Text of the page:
Butternut Squash, Curry and Cider Soup

Butternut squash, curry and cider soup

Butternut squash, curry and cider soup

This weekend, I was back in Southampton and went to the excellent 7Bone Burger Co. for dinner.  I’ve written a bit about this place before.  If very, very good burgers are your thing you should definitely go.  This visit was the best yet and I have written about it on my other blog, 607 Square Miles, here.

One major downside to eating a double cheeseburger of that size and a side of chilli cheese fries and a scoop of coffee ice cream from Sprinkles on the way home, is that you enter the following day not being able to face eating anything.  Being off my food is something of a rarity for me, and I am seldom ever completely full, but in this case it was 7pm the following day before I could even think about a meal.  I subsisted the entire day on coffee.

Such an indulgent feast requires something healthy and restorative to follow it.  I decided to make myself some soup.  Autumn really is the best season for soup, and not only because it is getting cooler; the crop of beautiful root vegetables make it so delicious and comforting.  Walking home from the market with arms full of big amber pumpkins and gnarly parsnips, I cannot help but think soup.  Especially good if you have some freshly baked bread in the house and a good blanket.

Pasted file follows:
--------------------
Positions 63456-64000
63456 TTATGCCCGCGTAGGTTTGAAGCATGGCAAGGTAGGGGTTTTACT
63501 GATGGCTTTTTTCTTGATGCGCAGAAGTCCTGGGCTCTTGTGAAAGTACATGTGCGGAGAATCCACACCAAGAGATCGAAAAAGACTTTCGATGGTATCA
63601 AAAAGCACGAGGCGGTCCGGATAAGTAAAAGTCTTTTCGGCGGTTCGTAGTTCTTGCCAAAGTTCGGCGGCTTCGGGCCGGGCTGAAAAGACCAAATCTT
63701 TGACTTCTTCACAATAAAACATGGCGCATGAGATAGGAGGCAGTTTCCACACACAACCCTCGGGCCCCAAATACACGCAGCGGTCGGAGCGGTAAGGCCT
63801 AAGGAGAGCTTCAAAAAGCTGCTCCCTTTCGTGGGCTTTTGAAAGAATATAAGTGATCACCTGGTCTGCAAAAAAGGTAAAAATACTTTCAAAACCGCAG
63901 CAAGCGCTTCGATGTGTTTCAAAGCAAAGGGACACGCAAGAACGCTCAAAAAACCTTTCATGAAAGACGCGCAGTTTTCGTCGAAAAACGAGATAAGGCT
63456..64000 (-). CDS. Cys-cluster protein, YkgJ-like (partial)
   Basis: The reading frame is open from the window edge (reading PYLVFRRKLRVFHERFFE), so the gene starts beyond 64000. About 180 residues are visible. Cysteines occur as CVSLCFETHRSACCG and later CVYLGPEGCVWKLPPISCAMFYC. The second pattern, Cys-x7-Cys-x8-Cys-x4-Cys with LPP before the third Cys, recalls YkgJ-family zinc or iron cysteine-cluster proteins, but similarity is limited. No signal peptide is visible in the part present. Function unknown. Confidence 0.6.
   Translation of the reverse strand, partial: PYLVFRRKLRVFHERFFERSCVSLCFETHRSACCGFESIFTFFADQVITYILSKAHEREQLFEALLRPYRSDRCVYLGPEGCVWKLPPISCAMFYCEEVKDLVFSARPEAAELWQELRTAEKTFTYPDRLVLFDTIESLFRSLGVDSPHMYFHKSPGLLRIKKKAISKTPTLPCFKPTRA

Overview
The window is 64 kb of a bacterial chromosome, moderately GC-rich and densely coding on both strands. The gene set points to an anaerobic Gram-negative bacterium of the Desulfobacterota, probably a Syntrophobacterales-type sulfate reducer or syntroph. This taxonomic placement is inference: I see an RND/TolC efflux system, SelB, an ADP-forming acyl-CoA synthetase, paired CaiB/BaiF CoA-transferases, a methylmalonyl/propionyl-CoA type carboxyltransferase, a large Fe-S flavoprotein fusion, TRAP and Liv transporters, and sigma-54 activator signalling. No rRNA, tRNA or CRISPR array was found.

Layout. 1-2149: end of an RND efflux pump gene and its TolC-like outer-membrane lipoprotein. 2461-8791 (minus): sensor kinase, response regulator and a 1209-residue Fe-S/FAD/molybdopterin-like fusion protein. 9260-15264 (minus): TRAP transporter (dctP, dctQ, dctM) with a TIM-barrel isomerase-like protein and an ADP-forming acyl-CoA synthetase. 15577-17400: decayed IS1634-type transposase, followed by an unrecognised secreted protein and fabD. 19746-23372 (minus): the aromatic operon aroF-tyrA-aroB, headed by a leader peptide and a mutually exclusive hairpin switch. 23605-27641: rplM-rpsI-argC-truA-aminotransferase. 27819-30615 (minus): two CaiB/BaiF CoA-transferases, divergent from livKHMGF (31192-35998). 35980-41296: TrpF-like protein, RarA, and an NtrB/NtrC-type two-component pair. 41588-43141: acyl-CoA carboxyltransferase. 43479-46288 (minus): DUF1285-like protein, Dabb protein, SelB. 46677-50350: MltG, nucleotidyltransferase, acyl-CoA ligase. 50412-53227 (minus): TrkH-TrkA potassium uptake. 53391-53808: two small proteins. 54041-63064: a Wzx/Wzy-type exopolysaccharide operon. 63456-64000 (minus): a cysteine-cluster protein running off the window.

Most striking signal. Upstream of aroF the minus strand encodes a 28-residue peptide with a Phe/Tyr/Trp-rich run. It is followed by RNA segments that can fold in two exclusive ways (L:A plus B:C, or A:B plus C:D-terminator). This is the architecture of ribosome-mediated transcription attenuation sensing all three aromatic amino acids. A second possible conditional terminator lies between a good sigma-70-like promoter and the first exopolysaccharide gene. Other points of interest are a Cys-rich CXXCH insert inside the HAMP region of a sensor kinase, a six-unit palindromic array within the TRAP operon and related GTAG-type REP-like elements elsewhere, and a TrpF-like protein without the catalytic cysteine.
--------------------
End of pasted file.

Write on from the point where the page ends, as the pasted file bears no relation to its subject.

This particular soup is autumn itself: butternut squash, apples and onions, given warmth with a few spices and then cooked in cider.  The smell alone will be enough to rid you of any chills.  You can use other types of squash, or even pumpkin, if you prefer.  I used Gala apples as they have a good flavour, but any would work really.  Eating in front of a good movie or your favourite box set is essential.

Butternut Squash, Curry and Cider Soup

50ml olive oil
1kg butternut squash, peeled, cored and cut into 1 inch pieces
2 apples, peeled, cored and cut into 1 inch pieces
1 large onion, chopped
1 tsp curry powder
½ tsp nutmeg
½ tsp ground cardamom
275ml dry cider (I used Weston’s Stowford Press)
1l chicken or vegetable stock
½ tsp sea salt
½ tsp ground white pepper

Heat the oil in a very large saucepan and add the butternut squash, apples and onion.  Stir to coat in the oil and cook for 10-12 minutes until the onion is translucent.  Add the spices and cook for a further five minutes, stirring occasionally.